In product design it’s not uncommon to take the approach of “waiting to see how noisy the machine turns out”, and only then consider noise control. If you don’t know that it’s possible to estimate noise emission in advance, I suppose that’s your only play. But it’s a risky one: by the time noise emission of a prototype is measured, the design is usually considered “done”. The things you have to do to control noise after the fact are actually a lot more work (and usually less successful) than doing it right at the beginning.
Some of the myths underlying the “wait-and-see” approach:
- Noise happens. Nothing about our design enhances or diminishes it.
- Simple noise control materials will adequately absorb or contain the noise. That’s their job, like a Band-Aid™ .
- The noise control materials will not interfere with performance. They’ll be few, light, thin, small, inexpensive, and no trouble during manufacturing. They won’t fall off or deteriorate over time.
- If that doesn’t work, we’ll use noise cancellation! (stand by for a future article on that topic…..)
“Intrinsically-quiet design” is far more effective:
- Minimize the noise being generated in the first place. It’s a waste byproduct after all.
- Optimize the process and select quiet components to maximize performance while minimizing noise emission.
- Reduce or eliminate noise control materials to make the design more difficult for competitors to copy, and to actually optimize the device’s performance, weight, bulk, expense, power consumption, parts count, and manufacturing complexity.
- If “noise control-at-the-source” isn’t going to be adequate, we’ll know early and have time to adjust the design to effectively incorporate noise control materials.
Full-rack and half-rack network servers are loud because they require dozens of fans delivering extraordinarily high rates of cooling airflow. One such manufacturer (early on) inquired about adding “mufflers” to their “final” design prototype. Of course the box was already as big as it was allowed to get, and every cubic inch of interior volume was already stuffed with circuitry. So the sound attenuators would have to be mounted outboard. But then they would have protruded into narrow aisleways (at both knee and head height) and would have significantly impeded cooling airflow, requiring the fans to be sped up to keep the unit from overheating. In the end the attenuators’ benefit would have more or less exactly offset the increased fan speeds. The only big change would be bad: an increase in the fans’ electrical power consumption.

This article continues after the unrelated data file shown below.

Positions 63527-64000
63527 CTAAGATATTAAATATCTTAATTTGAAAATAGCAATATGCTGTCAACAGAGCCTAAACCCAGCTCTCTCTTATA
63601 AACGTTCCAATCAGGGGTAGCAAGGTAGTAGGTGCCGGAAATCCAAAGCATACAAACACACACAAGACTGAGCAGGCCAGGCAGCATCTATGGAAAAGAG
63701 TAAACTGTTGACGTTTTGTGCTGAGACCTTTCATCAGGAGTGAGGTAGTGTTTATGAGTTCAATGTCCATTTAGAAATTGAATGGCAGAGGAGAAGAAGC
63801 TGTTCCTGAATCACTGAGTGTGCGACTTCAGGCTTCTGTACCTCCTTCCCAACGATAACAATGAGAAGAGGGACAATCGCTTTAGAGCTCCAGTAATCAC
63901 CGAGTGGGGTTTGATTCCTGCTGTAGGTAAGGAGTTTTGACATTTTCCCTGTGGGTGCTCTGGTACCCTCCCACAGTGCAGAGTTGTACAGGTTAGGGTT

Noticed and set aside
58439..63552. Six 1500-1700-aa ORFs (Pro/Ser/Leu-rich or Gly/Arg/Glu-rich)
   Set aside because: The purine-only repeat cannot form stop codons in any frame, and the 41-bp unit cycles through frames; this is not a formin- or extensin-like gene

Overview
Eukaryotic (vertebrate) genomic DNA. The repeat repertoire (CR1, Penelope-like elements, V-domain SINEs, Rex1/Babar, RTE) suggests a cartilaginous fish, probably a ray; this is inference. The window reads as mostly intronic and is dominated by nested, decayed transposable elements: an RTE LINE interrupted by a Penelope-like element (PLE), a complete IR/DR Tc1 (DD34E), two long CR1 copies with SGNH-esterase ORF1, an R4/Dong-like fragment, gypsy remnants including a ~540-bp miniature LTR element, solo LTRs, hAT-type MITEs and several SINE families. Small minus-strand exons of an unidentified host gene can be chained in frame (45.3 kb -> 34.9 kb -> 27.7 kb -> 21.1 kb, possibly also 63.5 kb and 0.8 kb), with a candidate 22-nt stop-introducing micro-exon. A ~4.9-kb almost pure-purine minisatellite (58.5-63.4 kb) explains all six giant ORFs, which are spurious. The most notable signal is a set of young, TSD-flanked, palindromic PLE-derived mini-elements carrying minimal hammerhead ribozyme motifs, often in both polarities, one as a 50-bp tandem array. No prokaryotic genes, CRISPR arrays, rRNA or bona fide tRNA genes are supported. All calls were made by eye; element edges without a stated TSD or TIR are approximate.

In this case the cooling fans were ill-suited to the pressure/flow requirement, like riding a bicycle up a steep incline in high gear instead of low. As time went on Nelson Acoustics taught the client to make fan selections in the proper “gear”, leading to much quieter and more energy-efficient cooling fan selections. Even with generic fans in most cases. And no mufflers.
The “wait-and-see” approach sometimes does succeed. It’s an exhilarating feeling no doubt, dodging that bullet. But without knowing how and why, every future design will be plagued by the same unnecessary anxiety. Eventually that luck will run out.
Sometimes “wait-and-see” fails outright: there’s just no practical way to curb the noise emission. When this happens the most common excuse is usually some variation of the myth(s) “noise control is impossible”, “magic”, “pure luck”, etc. Of course that sounds better than “we gambled and lost”. In any event it’s often much harder, perhaps even impossible, to succeed after the fact without completely re-designing the product.
Wait-and-see machines that “succeed” after the fact are typically afflicted by last-minute, hurry-up, shoehorned-in noise control treatments. These often end up fulfilling the myth that (marginally) quieter machines are weak, heavy, and inefficient.
Noise emission is a system property, so noise control measures should be designed in from the beginning. Proper noise control need not sap performance or be heavy, bulky, costly, etc. Nelson Acoustics has extensive experience reducing noise emission of consumer products, IT equipment, commercial equipment and machinery.
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Previous entries in the series “Myths, Misunderstandings, and Magical Thinking about Noise”: